It’s that time of year for a huge increase in vacationers. Many people will be heading to the beach and to other outdoor activities. One of the biggest concerns while enjoying the outdoors is preventing sunburn. The first thought is protecting your skin with diverse types of sunscreen, but not many people realize that your eyes can get sunburn just like your skin. This is a temporary, but painful condition that can be prevented with a little preparation.
Prevent Blindness America named June “Cataract Awareness Month,” and we need to be very aware that worldwide, cataracts are the most preventable cause of blindness. The message is clear: Long term exposure to UV radiation, especially from sunlight, is linked directly to cataract development. But how, exactly, does UV exposure cause cataracts?
Happy May! Or should I say, “Welcome to UV Awareness Month,” as so-named by Prevent Blindness America. As Eye Care Professionals, we know that UV has harmful effects on the internal structures of the eye, but do you know that some medications can compound the effects of UV exposure?
It is well known that exercising and discontinuing bad habits such as smoking and drinking alcohol will help us live a healthier life. Eating healthy foods is a big part of that healthy lifestyle. Not only will it improve your overall health, but there are some vitamins and minerals that can have a direct effect on healthier vision.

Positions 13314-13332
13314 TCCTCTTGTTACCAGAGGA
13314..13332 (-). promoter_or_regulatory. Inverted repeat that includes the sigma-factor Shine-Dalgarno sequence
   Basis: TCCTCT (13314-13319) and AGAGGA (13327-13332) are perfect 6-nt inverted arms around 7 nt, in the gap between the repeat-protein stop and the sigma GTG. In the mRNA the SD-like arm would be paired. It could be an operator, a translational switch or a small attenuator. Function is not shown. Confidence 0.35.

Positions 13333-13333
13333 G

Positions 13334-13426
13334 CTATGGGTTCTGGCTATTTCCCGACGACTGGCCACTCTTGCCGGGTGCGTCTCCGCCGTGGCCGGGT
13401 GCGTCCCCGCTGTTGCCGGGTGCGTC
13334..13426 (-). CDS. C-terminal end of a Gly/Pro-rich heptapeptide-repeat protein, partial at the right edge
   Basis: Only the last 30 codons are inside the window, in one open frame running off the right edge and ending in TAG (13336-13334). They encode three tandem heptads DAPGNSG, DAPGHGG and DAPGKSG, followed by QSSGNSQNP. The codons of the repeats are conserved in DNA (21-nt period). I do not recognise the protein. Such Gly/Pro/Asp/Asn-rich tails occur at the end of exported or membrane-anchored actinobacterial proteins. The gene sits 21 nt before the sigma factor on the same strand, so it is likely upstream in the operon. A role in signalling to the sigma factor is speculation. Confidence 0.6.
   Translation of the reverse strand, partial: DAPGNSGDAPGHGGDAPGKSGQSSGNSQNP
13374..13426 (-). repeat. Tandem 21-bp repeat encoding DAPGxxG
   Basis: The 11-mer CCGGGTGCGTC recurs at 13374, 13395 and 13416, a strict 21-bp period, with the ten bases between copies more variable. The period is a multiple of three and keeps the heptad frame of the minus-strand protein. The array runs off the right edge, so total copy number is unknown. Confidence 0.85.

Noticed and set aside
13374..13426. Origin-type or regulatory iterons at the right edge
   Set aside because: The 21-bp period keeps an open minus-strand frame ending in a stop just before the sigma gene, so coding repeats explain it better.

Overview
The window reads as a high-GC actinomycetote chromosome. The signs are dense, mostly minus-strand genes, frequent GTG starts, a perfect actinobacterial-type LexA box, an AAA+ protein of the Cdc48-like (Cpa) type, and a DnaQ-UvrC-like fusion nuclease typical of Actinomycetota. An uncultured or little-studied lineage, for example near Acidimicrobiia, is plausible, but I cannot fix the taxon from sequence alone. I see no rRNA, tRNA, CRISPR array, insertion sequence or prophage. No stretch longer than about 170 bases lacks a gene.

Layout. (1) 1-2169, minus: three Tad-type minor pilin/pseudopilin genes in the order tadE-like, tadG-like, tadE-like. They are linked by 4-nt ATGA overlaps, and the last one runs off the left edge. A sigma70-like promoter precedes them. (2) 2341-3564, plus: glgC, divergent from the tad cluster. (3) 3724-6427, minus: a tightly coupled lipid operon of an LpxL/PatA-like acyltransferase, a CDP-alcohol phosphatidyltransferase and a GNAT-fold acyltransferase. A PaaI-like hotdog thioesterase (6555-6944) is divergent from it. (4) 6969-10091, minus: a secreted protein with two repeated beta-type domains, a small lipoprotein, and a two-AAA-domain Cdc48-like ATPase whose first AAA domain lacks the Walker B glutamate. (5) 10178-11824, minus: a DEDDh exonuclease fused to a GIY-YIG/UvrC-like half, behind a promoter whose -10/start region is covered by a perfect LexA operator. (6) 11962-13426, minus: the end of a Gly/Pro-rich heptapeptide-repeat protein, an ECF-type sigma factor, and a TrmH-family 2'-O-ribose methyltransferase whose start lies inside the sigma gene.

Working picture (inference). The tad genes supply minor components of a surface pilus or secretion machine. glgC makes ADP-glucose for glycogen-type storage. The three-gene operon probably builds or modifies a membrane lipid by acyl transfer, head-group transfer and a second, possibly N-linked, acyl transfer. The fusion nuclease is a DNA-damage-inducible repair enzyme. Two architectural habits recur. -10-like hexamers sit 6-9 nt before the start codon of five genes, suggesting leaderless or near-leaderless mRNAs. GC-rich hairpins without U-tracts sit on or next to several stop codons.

Parts 1 through 4 of this series described the importance of determining the visual axis measurement to maximize patient visual comfort and satisfaction with PALs. This final installment introduces methods and devices to obtain that measurement.
In most places, winter is almost always cold and windy. The heaters are running full blast. This can drastically drop the humidity level in your home and vehicle, which can cause eyes to dry out quickly. Dry eyes can lead to discomfort, pain, itching, light sensitivity, blurred vision, and excessive tearing. With so many complications, it is worthwhile to discuss possible dry eye issues with all patients, especially contact lens wearers.
Two pairs of socks, layered sweaters, and two pairs of gloves have been the norm for the past couple weeks in much of the country. But the bitter cold presents risks to eyes as well as fingers and toes, and ECPs can face some unusual patient scenarios.